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Album Review

The much delayed follow-up to Adam Schmitt's disappointing 1992 release Illiterature, 2001's Demolition largely ignores that album's tendency toward bloated and misguided heavy affectations in favor of returning to the concise power pop of his 1991 debut, World So Bright. These songs were recorded between 1993 and 2001 (this album was originally supposed to be released in 1998, but Schmitt, a notorious perfectionist, fiddled with the lineup, title, and mixing for close to three years), but thanks to Schmitt's uniformly fine songwriting and production skills, Demolition sounds like it could have been recorded in a single session. Rockers like the opening "See Me Fall" and the roaring "Alone on a Crashing Place" sit comfortably next to softer songs like the tender "Looking for Fate," and the whole album is less glossy than the early-'90s slickness of World So Bright. Given that Schmitt had nine years to stockpile songs, it's not surprising that Demolition is so consistently good.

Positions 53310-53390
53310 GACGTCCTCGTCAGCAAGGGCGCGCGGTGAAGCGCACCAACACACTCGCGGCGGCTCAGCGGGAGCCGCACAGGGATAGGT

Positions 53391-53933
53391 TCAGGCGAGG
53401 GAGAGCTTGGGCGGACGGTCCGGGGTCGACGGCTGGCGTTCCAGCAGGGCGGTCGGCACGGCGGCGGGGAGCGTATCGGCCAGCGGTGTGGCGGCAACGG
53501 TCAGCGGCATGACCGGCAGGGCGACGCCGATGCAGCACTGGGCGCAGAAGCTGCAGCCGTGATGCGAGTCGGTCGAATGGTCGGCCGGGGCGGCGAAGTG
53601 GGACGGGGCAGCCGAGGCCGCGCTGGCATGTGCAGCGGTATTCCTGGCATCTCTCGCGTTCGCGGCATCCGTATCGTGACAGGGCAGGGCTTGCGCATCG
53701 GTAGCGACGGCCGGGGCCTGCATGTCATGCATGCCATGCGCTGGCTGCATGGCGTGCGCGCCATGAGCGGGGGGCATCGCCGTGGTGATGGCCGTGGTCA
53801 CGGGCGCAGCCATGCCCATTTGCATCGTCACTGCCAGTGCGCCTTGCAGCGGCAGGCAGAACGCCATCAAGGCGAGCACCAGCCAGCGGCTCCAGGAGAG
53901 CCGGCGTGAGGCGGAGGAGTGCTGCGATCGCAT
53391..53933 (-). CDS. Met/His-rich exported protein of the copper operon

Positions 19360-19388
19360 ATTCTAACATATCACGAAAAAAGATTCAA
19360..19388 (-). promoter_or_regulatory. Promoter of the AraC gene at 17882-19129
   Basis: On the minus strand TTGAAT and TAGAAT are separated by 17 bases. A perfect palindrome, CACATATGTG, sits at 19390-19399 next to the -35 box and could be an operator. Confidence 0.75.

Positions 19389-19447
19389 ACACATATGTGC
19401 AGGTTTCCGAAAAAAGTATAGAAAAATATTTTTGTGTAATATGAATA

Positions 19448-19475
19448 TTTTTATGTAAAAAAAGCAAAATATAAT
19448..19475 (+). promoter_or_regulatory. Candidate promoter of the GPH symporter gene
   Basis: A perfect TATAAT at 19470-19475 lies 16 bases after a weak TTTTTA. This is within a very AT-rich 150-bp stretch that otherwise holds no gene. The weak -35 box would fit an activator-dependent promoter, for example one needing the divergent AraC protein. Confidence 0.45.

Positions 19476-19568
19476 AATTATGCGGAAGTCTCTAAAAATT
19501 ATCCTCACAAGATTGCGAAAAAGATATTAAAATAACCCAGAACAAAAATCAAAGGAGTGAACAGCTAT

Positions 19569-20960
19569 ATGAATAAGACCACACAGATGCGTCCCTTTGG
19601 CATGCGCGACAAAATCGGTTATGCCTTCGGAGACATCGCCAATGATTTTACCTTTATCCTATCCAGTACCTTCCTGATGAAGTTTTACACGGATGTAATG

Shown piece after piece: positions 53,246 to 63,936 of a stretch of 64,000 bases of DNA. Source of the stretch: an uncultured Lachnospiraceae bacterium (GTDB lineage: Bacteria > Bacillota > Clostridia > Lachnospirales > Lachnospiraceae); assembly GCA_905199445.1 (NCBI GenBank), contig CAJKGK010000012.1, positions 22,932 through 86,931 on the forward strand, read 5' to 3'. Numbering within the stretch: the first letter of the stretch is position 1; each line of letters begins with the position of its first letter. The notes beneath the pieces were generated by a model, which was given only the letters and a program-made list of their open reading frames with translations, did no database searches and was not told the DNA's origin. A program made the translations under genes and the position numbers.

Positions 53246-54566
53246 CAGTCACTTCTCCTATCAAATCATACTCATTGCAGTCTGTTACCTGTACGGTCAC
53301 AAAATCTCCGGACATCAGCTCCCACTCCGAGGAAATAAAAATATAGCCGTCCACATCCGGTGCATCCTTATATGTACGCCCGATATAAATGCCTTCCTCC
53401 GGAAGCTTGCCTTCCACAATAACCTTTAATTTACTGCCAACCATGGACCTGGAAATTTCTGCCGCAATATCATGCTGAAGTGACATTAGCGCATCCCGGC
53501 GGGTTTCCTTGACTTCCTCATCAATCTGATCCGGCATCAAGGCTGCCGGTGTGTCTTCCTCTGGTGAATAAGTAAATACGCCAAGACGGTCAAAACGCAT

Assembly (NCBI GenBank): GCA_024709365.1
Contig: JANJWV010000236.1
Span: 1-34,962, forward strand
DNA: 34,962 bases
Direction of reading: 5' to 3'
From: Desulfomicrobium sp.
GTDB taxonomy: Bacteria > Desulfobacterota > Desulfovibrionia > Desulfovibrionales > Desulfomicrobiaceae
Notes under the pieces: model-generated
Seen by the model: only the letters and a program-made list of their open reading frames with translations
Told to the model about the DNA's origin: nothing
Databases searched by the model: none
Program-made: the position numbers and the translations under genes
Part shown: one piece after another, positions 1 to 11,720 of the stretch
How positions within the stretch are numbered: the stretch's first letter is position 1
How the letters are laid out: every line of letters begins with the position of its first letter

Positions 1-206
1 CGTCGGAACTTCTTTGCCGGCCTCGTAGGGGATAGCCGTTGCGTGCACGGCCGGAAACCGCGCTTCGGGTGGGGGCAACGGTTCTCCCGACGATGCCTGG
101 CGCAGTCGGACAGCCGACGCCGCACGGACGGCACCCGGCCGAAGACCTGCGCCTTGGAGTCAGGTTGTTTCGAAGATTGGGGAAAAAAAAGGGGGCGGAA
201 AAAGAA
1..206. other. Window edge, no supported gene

Genre: Alternative

Years Active: '80s, '90s, '00s

Singer/songwriter Adam Schmitt first won acclaim in the early '90s when his 1991 debut album, World So Bright, and 1993 follow-up, Illiterature, had critics hailing him as a young pop genius. However, when his label Reprise didn't want to release a third album from him, Schmitt decided to record other artists instead, engineering, producing, and mastering music for Tommy Keene, Hum, Beezus, Robynn Ragland, and others in his home studio. By 1998, Schmitt was ready to concentrate on his own music again,...
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Demolition, Adam Schmitt
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